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Rarely do I spend money on something, be it a product or a service, and feel more than satisfied with every dime I’ve spent.

Every once in a while though something comes along that I do in fact feel this way about. This time around, it’s Hulu.

For those that don’t know, Hulu is a service similar to Netflix that allows viewers to stream recent episodes of television shows and movies online, through a PS3 and Xbox 360, or an internet-capable TV.

There are two routes to take to the Hulu experience, the free route and the subscription route. The free route has a ton of content available, as this is how Hulu began life, and it’s only recently launched the subscription service in November of 2010. The subscription service however, dubbed Hulu Plus, is really where it’s at.

Comparable in price to Netflix (in fact, exactly comparable to one of Netflix’s pricing options at $7.99 a month), it blows Netflix out of the water in my opinion. While I know a lot of people who like Netflix quite a bit, I for one had these two services at the same time. Once I subscribed to Hulu Plus, I never used Netflix again, for three reasons.

The first reason is that it seems Hulu Plus has more current, up-to-date content than Netflix does. Keep in mind that my focus is more on the available television shows rather than the movies. Whenever I was perusing Netflix’s content, I came away with a feeling of being detached from mainstream media and entertainment, especially concerning their movie selection, which seemed to cater more towards those with a taste in old B-rated sci-fi movies.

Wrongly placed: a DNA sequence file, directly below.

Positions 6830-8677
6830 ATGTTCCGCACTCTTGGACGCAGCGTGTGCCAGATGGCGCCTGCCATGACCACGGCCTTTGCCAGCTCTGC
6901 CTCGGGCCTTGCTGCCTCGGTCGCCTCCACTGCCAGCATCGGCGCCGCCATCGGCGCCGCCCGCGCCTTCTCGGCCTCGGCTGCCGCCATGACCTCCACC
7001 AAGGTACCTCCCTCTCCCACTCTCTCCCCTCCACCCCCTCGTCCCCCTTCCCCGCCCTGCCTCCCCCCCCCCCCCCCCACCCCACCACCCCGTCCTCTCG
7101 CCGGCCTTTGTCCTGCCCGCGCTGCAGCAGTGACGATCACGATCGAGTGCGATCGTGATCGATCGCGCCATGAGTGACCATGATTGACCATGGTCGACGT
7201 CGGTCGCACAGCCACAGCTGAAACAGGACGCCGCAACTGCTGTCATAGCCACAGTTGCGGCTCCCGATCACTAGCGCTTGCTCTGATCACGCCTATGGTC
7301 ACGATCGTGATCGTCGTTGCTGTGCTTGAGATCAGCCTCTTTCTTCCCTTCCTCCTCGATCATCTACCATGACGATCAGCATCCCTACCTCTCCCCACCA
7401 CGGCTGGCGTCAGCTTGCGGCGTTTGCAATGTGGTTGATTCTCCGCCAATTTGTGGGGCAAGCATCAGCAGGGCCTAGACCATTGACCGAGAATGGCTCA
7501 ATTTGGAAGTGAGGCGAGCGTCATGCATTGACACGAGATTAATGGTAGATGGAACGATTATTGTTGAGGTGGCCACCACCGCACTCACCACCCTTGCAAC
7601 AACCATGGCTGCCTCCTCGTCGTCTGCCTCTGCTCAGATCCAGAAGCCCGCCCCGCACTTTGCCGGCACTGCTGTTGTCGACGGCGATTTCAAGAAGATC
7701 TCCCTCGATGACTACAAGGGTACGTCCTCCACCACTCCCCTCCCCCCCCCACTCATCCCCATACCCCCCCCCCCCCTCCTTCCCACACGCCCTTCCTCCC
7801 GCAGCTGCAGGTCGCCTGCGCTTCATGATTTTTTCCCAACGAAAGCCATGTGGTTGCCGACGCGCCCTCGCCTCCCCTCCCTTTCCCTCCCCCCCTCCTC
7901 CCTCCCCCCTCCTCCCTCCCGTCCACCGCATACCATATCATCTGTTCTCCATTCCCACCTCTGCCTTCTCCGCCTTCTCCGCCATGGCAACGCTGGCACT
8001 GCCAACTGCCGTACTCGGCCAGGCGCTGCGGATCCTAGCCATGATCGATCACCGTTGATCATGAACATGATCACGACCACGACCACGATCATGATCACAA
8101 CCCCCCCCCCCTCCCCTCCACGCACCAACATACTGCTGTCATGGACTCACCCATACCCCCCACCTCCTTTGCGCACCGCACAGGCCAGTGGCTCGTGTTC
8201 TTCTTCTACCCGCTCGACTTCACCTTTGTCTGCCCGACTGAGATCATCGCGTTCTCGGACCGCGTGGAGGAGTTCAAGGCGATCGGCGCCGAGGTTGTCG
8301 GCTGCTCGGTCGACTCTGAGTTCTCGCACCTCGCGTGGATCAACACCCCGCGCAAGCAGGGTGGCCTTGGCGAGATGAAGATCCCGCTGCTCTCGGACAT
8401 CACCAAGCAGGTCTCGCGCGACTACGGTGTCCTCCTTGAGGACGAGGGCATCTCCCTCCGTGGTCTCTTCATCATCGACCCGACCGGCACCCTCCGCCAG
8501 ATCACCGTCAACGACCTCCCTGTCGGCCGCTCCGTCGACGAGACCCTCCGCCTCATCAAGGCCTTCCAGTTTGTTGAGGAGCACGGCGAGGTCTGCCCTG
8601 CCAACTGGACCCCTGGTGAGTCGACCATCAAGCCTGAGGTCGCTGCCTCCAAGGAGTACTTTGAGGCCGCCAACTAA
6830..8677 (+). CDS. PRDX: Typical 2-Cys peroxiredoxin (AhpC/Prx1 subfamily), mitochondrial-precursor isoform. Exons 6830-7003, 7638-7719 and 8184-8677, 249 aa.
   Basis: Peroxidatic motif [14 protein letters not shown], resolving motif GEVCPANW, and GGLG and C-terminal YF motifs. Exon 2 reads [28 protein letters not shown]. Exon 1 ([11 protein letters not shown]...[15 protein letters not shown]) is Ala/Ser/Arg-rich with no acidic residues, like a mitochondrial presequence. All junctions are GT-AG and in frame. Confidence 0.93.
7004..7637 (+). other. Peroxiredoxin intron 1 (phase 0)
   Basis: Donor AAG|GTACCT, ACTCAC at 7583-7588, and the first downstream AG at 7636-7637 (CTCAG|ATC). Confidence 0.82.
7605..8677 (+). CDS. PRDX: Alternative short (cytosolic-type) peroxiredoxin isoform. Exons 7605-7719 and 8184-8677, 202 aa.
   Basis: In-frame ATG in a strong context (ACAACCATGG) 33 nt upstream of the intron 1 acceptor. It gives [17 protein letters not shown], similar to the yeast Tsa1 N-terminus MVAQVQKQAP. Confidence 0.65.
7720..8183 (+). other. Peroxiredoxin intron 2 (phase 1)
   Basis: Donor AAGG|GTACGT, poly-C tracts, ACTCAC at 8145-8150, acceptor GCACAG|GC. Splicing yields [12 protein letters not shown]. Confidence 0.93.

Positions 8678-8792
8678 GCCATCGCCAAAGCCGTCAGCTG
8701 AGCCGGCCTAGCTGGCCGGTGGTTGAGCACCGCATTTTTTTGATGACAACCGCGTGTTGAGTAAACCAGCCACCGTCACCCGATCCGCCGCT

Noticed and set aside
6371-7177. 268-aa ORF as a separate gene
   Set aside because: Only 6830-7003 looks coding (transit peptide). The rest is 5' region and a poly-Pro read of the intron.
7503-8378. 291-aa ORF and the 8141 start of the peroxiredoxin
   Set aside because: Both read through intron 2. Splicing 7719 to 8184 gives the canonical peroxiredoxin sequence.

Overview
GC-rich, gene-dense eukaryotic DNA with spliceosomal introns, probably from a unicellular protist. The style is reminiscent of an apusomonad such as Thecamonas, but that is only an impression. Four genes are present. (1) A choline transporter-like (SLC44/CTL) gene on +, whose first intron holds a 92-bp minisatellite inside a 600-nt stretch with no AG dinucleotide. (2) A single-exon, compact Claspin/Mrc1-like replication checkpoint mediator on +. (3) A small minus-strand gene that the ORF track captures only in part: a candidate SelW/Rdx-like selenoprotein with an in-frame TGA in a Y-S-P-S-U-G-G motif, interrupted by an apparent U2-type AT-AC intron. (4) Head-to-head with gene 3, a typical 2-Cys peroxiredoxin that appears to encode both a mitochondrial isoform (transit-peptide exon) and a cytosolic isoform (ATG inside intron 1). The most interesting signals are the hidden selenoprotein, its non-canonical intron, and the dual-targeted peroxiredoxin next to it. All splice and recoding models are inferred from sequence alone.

The second reason, oddly enough, is the interface. I streamed both Netflix and Hulu Plus through my PS3, and every time I got Netflix going I found myself thinking about how bland and unexciting it looked. Whenever I turned on Hulu Plus, I enjoyed a much more aesthetically pleasing experience, with its bright green logo and loading screens against a black background.

Lastly, the third reason is that Hulu Plus has nothing to do with DVDs. I can remember many times when I came across something on Netflix that I really wanted to watch, only to realize I would have to wait for the DVD in the mail, at which point it didn’t seem so important to watch anymore.

As far as functionality goes, they both seemed to be just about the same, with the streaming capabilities similar enough to not notice any difference. I do recall one afternoon though where I received an error on Netflix stating that the service was currently unavailable.

On the business side of things, there’s one little tidbit about Hulu Plus I’ve noticed recently that makes me think more advertisers will take an interest (meaning more money and growth for Hulu Plus), and that’s the Ad Tailor feature. This feature allows a user to click on a ‘yes’ or ‘no’ button in response to being asked whether or not the running ad is relevant to you.

While this seems like a small thing, if I were an advertising agency, having this kind of information available to me would seem invaluable, making targeted advertising much easier. Of course this depends on enough users actually answering the question.

All in all, I really don’t think I’ll be subscribing to cable again, as Hulu Plus fulfills any need that having cable actually did, plus more, and all at the low price of $8 a month.

Update: Due to the recent Playstation network outage, I have been unable to watch Hulu Plus in my living room on my television (I stream it through my PS3, remember). I just received and E-mail from Hulu stating that my account would be compensated for the time the Playstation network was down, even though it’s not really Hulu’s fault. It makes me wonder if Playstation is compensating Hulu for this. Whether they are or not, they just earned a loyal customer for life.

Jake Evans
Jake Evans